California’s years-long drought conditions and this winter’s unpredictable, underperforming El Niño rainy season have put water issues at the forefront of the state’s public attention. Just as interest in clean energy and energy conservation spurred an explosion of energy-saving technologies and regulations in California years ago, the way we think about water conservation and water reuse in our state may now be poised for a major overhaul. Directives from the state of California, the initiatives of individual project owners, and the efforts every stakeholder in between are contributing to a revolution in the ways we use, save, and treat our water.
Here in southern California, for example, local regulations are opening the door for innovative water saving strategies. As part of the Beverly Hills Revitalization Plan, the currently under-construction Waldorf Astoria Beverly Hills will be required to irrigate all landscaping with nonpotable water. To this end, the project includes an Aquacell greywater system that collects and treats shower, tub, and lavatory water from a swath of hotel rooms to be used for irrigation. In San Francisco, beginning last November projects over 250,000 square feet are required to meet both irrigation and toilet flushing demand to the greatest extent possible utilizing recycled water produced onsite, including recaptured greywater and rainwater. This regulation, which prescribes the ends but not the means, forces each project to consider strategies to minimize water demand and maximize recycled water supply that are unique to the intended use, building design, and inherent hydrology of each site.
Due to growing interest and concern for the drought in California, more and more project owners are looking seriously at water conservation strategies without direct mandates from local regulators. For example, A/G is working with a large restaurant group dedicated to tackling water issues at a new Southern California location. The project is early in design, so many water conservation and water reuse strategies are still being carefully considered. The most plentiful potential supply of water for capture and reuse onsite is kitchen process water – this is a major challenge, since under local regulations kitchen water is considered blackwater, which requires additional treatment and currently can only be used for subsurface irrigation. For the project this presents a tension between supply and demand. Greywater can be collected, but only in relatively small amounts that cannot measure up to high demand uses such as toilet flushing. Blackwater can be collected and reused, but it is costly to treat and the supply far outstrips the demand for subsurface irrigation alone. The project team will work together with local regulators and third-party water reuse technology companies to find solutions that maximizes water savings while satisfying all public health and safety regulations. As one of the first projects of its kind to consider onsite water reuse in Los Angeles, this project will be paving the way for future commercial kitchens to utilize these technologies.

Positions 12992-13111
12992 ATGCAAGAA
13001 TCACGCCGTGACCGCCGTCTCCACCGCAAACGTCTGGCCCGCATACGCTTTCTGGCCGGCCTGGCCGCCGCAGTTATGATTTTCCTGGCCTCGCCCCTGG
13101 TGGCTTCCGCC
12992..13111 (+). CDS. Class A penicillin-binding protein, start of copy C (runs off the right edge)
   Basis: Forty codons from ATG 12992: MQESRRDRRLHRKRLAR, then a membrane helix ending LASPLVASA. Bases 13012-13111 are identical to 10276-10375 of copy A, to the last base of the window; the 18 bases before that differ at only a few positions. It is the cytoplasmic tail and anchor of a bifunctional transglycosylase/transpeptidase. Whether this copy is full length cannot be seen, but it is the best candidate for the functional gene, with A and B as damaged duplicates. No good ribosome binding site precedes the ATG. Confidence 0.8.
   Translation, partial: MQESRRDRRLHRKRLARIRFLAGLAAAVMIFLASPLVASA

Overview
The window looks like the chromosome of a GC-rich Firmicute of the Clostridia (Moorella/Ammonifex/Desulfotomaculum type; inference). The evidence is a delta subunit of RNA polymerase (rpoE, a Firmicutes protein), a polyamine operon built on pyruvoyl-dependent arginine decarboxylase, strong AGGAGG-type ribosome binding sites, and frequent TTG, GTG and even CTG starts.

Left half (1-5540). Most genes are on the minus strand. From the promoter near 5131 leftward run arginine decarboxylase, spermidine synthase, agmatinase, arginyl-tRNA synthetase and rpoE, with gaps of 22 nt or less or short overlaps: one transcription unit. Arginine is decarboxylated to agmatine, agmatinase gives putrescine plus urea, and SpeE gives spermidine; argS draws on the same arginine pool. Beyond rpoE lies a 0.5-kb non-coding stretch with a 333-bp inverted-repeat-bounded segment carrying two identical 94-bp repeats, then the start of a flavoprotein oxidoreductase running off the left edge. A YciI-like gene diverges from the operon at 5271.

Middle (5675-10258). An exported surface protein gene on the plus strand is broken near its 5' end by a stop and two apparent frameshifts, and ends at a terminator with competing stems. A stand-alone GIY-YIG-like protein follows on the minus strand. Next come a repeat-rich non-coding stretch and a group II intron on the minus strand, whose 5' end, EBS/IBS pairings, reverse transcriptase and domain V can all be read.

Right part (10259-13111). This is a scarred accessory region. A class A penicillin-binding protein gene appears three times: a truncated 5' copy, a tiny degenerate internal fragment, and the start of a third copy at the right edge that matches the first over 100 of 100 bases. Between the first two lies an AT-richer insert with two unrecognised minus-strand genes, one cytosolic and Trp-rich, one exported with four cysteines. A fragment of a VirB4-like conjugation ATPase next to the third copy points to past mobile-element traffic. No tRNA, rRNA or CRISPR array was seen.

For projects without commercial kitchens, other types of process water can be a potential source of greywater supply as well as an often-overlooked area for water conserving technologies. By using technologies that increase the number of times water can be cycled through water-using building systems such as cooling towers, for example, projects can conserve water much more effectively than through the use of low-flow plumbing fixtures alone. For further savings, projects can look for ways to treat and reuse the process water after its final cycle, whether for toilet flushing, irrigation, or other uses.
Even as more and more municipalities and project owners are experimenting with innovative, technology-based solutions for water conservation and water reuse, California isn’t wasting any time in moving forward with common sense, low-tech water conservation solutions. Starting this year, California’s already stringent maximum flow rates for basic water fixtures are being further slashed, and not just for new projects. Starting this year, the installation and sale of any new urinals with a flow rate greater than 0.125 gallons per flush will be prohibited – this aggressive standard matches the maximum flow rate already in place for the City of Los Angeles. The maximum flow rate for kitchen sinks is reduced to 1.8 gallons per minute and, perhaps most controversially, the maximum flow rate for residential lavatory faucets is reduced to 1.2 gallons per minute (http://drought.ca.gov/news/story-81.html). This last item alone is expected to save about 4.5 billion gallons of water, 16 million therms of natural gas, and 118 gigawatt hours of electricity in the first year the standard is in effect, though there is some discussion of delaying implementation of this measure until July 2016 due to limited availability of compliant fixtures on the market today. (http://www.energy.ca.gov/business_meetings/2015_packets/2015-08-12/Item_06/Item_6_Faucet_Staff_Paper.pdf).
California has come a long way in its regulation of water as a part of our built environment, from seeing water as a one-dimensional utility to a precious resource that interacts in complicated ways with with our infrastructure as well as our energy budget. Taking an even wider view of water, though, will be an important part of the next major step forward in thinking about water – large scale stormwater retention strategies to keep California’s reservoirs filled and infiltration and reclamation of California’s polluted aquifers to ensure a safe, clean, and plentiful water supply for generations of Californians to come.